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 Posted:   Dec 27, 2013 - 6:12 AM   
 By:   Duck a l'Orange   (Member)

Found this by accident. If you follow the link there is a list of every single cue he ever wrote for the Star Trek shows with names as well. smile

http://findingaids.lib.wvu.edu/cgi/f/findaid/findaid-idx?c=wvcguide;cc=wvcguide;q1=star%20trek;rgn=main;view=text;didno=3895

Sketches and scores of music by Jay Chattaway (born July 8, 1946), an Emmy Award winning American composer of film and television music. He is best known for his work as composer for several Star Trek television series, including Star Trek: The Next Generation, Deep Space Nine, Voyager, and Enterprise. This collection includes production materials related to music composed by Chattaway for these series, including sketches, scores, cue sheets, breakdowns of spotting notes, spotting notes, and other material (such as manuscript notes, letters, etc.).

This collection consists of 5 series:

Series 1. The Next Generation, Seasons 3-7; 1990-1994; boxes 1-17.
Includes production materials related to music by Chattaway for 42 episodes (nos. 168-276) of The Next Generation television series. Materials included are sketches, scores, cue sheets, breakdowns of spotting notes, and spotting notes.

Series 2. Deep Space Nine, Seasons 1-6; 1992-1999; boxes 18-31.
Includes production materials related to music by Chattaway for 47 episodes (nos. 403-570) of the Deep Space Nine television series. Materials included are sketches, scores, cue sheets, breakdowns of spotting notes, and spotting notes.

Series 3. Voyager, Seasons 1-7; 1994-2001; boxes 31-44.
Includes production materials related to music by Chattaway for 35 episodes (nos. 721, 104-272) of the Voyager television series. Materials included are sketches, scores, cue sheets, breakdowns of spotting notes, and spotting notes.

Series 4. Enterprise, Seasons 1-4; 2001-2005; boxes 45-57.
Includes production materials related to music by Chattaway for 28 episodes (nos. 003-097) of the Enterprise television series. Materials included are sketches, scores, cue sheets, breakdowns of spotting notes, and spotting notes.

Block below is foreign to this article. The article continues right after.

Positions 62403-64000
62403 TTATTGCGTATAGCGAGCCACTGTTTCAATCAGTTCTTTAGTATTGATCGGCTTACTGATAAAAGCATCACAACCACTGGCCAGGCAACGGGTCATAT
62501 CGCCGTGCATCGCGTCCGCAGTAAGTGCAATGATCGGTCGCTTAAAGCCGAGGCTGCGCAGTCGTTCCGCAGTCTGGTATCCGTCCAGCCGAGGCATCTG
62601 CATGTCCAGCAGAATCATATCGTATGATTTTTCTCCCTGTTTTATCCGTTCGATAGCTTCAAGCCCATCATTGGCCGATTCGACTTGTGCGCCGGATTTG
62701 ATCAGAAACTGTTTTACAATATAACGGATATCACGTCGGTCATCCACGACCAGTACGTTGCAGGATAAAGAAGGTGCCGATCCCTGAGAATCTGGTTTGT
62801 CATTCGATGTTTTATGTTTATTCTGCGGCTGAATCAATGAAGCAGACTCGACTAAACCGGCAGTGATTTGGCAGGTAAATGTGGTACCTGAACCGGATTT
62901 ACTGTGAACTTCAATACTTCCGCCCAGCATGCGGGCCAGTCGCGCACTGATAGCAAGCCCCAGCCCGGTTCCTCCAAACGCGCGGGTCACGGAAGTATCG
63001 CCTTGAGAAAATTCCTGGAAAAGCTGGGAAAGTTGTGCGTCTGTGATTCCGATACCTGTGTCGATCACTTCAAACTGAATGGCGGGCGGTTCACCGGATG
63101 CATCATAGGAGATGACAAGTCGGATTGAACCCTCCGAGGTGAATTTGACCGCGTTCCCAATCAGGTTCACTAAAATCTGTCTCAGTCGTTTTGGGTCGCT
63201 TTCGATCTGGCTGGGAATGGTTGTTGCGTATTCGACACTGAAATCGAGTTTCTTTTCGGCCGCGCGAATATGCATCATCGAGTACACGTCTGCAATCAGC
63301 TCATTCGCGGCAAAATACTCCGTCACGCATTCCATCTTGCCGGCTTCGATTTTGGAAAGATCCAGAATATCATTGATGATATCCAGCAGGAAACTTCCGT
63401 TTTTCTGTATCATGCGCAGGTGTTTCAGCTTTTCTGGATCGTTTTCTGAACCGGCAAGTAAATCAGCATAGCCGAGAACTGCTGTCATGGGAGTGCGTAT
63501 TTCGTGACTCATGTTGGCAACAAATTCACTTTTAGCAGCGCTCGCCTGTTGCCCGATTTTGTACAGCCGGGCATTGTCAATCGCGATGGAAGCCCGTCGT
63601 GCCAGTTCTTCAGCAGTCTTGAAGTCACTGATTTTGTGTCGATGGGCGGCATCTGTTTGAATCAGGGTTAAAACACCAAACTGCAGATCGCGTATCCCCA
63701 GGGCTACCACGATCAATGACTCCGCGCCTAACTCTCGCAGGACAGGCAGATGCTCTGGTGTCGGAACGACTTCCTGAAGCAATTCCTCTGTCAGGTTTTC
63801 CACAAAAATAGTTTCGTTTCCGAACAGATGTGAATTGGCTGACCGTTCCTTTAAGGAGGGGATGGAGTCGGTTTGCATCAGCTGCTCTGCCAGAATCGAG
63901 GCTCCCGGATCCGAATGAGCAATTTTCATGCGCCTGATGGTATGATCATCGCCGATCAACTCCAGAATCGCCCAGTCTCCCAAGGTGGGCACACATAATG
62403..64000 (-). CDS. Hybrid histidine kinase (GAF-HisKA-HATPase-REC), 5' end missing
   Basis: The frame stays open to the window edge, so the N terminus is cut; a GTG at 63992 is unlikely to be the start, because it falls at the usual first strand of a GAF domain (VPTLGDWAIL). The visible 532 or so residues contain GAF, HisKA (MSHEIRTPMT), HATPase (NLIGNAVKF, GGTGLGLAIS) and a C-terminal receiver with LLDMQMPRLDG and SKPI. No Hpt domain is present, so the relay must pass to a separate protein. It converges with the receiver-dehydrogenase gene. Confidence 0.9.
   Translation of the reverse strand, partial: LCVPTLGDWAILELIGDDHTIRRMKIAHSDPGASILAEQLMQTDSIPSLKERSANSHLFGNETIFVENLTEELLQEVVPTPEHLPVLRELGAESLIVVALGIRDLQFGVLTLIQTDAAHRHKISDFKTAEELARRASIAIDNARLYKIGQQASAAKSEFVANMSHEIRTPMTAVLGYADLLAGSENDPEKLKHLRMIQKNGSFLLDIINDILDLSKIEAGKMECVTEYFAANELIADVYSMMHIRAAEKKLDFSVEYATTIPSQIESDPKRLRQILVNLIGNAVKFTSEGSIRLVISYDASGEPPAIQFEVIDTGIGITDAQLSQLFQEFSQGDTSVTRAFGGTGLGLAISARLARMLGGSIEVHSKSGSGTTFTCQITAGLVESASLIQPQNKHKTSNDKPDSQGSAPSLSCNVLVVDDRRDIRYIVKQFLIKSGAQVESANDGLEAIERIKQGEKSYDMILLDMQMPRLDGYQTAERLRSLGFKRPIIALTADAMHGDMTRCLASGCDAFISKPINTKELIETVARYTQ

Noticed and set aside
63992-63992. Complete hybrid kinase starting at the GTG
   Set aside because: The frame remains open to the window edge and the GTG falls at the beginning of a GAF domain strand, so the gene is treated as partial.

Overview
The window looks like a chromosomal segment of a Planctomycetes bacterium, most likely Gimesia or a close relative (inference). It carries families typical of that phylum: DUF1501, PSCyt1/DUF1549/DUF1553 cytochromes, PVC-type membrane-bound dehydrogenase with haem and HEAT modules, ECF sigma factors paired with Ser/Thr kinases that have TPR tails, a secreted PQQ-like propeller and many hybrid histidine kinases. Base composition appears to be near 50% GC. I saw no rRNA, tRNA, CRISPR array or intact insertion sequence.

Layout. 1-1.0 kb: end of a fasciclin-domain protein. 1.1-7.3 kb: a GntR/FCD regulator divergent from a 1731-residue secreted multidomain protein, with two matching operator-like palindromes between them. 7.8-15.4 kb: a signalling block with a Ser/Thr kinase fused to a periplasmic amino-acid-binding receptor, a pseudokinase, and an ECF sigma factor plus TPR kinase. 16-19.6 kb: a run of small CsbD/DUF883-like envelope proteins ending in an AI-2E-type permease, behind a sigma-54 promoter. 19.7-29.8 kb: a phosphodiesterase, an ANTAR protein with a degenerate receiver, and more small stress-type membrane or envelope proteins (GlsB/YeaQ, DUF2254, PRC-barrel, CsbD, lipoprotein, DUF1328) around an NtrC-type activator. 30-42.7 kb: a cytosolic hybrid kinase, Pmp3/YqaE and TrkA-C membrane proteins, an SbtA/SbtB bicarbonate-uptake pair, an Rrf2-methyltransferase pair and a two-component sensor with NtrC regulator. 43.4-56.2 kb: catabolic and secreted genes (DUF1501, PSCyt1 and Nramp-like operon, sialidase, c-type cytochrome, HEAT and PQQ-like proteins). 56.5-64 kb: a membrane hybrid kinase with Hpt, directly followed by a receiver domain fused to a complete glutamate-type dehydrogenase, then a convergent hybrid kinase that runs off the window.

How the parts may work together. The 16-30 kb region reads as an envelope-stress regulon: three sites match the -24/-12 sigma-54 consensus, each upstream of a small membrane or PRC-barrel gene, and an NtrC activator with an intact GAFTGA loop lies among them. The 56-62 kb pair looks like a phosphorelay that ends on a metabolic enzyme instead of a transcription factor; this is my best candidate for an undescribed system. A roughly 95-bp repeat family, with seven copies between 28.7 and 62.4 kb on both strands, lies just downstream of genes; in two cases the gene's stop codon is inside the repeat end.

Series 5. Miscellaneous; 1998-Undated; box 58.
Includes miscellaneous items related to music by Chattaway and shipping the original collection to West Virginia University. Materials included are the book, Action, a floppy disc, and shipping information.

Materials within series include:

Sketches consist of manuscript music notations on pre-printed, letter-size, music manuscript paper of two or four staves.

Their headers include the production's title (e.g., Voyager), cue title with related alpha-numberic code (e.g., M53 -- Still Friends), creation date, and page number. Durations (measured and indicated in minutes and seconds) are printed above the staves; subdivsions by beat are indicated between time codes.

Instrumental assignments are indicated by abbreviations (e.g., "ww" for woodwinds, "tpts" for trumpets, etc.).

Scores consist of manuscript notations on letter-sized pre-printed, or tabloid-sized (11 in. x 17 in.) blank, manuscript paper.

Headers of letter-sized scores include the production's title (e.g., Voyager), and cue title with related alpha-numeric code (e.g., M53 -- Still Friends). Creation dates, page numbers, and durations (measured in minutes and seconds) are indicated within the headers for letter-size scores only.

Instrumental assignments in letter-size scores (identified by "scores" in the contents list below) are indicated by abbreviations for groups of instruments (e.g., "ww" for woodwinds, "tpts" for trumpets, etc.).

Instrumental assignments in concert scores are indicated with a separate staff for each part.

Cue sheets are pre-printed letter-sized documents that contain production-related information for an episode. They are for planning the assignment of music within an episode.

The headings of each cue sheet indicate the "studio" (i.e., Fox), "date", "series", "episode number", "composer", and "orchestrator" (orchestrators are usually not indicated) for an episode. Following the heading is a listing of cue titles with their related alpha-numeric codes (e.g., M12 -- "Mr. Worf's Distortion", etc.), durations (measured in minutes and seconds), and instrumentation. The ordering of the cues in the list corresponds to the order in which they appear in an episode.